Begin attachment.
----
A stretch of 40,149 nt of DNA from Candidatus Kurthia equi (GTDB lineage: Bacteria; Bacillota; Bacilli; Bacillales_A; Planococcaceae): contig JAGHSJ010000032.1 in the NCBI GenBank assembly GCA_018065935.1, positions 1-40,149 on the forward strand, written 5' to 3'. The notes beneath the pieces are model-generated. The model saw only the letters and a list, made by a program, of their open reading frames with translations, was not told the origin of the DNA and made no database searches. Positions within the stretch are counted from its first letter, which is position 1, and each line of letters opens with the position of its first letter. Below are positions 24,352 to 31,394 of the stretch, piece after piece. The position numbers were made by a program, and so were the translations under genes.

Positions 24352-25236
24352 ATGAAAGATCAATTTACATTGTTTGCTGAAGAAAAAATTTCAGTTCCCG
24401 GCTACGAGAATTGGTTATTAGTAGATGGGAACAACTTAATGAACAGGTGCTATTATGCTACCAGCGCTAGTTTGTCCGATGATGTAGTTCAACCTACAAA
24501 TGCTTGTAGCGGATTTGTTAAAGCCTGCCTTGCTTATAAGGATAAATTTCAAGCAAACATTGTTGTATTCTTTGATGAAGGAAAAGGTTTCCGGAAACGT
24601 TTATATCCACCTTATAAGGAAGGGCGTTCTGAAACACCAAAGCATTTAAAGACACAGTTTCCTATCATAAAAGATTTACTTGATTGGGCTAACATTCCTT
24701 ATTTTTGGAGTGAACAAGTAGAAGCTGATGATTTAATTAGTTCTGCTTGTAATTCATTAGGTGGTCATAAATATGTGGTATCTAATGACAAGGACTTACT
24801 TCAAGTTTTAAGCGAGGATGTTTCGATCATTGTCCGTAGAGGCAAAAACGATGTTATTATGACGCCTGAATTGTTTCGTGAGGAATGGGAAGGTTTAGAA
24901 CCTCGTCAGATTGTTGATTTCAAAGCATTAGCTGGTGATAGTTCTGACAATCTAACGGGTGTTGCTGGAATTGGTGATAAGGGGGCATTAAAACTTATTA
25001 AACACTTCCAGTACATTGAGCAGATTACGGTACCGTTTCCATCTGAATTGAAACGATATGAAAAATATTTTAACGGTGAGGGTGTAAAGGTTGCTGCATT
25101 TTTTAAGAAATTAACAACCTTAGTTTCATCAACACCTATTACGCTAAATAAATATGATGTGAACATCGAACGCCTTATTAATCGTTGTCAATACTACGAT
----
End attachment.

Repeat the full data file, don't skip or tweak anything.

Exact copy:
A stretch of 40,149 nt of DNA from Candidatus Kurthia equi (GTDB lineage: Bacteria; Bacillota; Bacilli; Bacillales_A; Planococcaceae): contig JAGHSJ010000032.1 in the NCBI GenBank assembly GCA_018065935.1, positions 1-40,149 on the forward strand, written 5' to 3'. The notes beneath the pieces are model-generated. The model saw only the letters and a list, made by a program, of their open reading frames with translations, was not told the origin of the DNA and made no database searches. Positions within the stretch are counted from its first letter, which is position 1, and each line of letters opens with the position of its first letter. Below are positions 24,352 to 31,394 of the stretch, piece after piece. The position numbers were made by a program, and so were the translations under genes.

Positions 24352-25236
24352 ATGAAAGATCAATTTACATTGTTTGCTGAAGAAAAAATTTCAGTTCCCG
24401 GCTACGAGAATTGGTTATTAGTAGATGGGAACAACTTAATGAACAGGTGCTATTATGCTACCAGCGCTAGTTTGTCCGATGATGTAGTTCAACCTACAAA
24501 TGCTTGTAGCGGATTTGTTAAAGCCTGCCTTGCTTATAAGGATAAATTTCAAGCAAACATTGTTGTATTCTTTGATGAAGGAAAAGGTTTCCGGAAACGT
24601 TTATATCCACCTTATAAGGAAGGGCGTTCTGAAACACCAAAGCATTTAAAGACACAGTTTCCTATCATAAAAGATTTACTTGATTGGGCTAACATTCCTT
24701 ATTTTTGGAGTGAACAAGTAGAAGCTGATGATTTAATTAGTTCTGCTTGTAATTCATTAGGTGGTCATAAATATGTGGTATCTAATGACAAGGACTTACT
24801 TCAAGTTTTAAGCGAGGATGTTTCGATCATTGTCCGTAGAGGCAAAAACGATGTTATTATGACGCCTGAATTGTTTCGTGAGGAATGGGAAGGTTTAGAA
24901 CCTCGTCAGATTGTTGATTTCAAAGCATTAGCTGGTGATAGTTCTGACAATCTAACGGGTGTTGCTGGAATTGGTGATAAGGGGGCATTAAAACTTATTA
25001 AACACTTCCAGTACATTGAGCAGATTACGGTACCGTTTCCATCTGAATTGAAACGATATGAAAAATATTTTAACGGTGAGGGTGTAAAGGTTGCTGCATT
25101 TTTTAAGAAATTAACAACCTTAGTTTCATCAACACCTATTACGCTAAATAAATATGATGTGAACATCGAACGCCTTATTAATCGTTGTCAATACTACGAT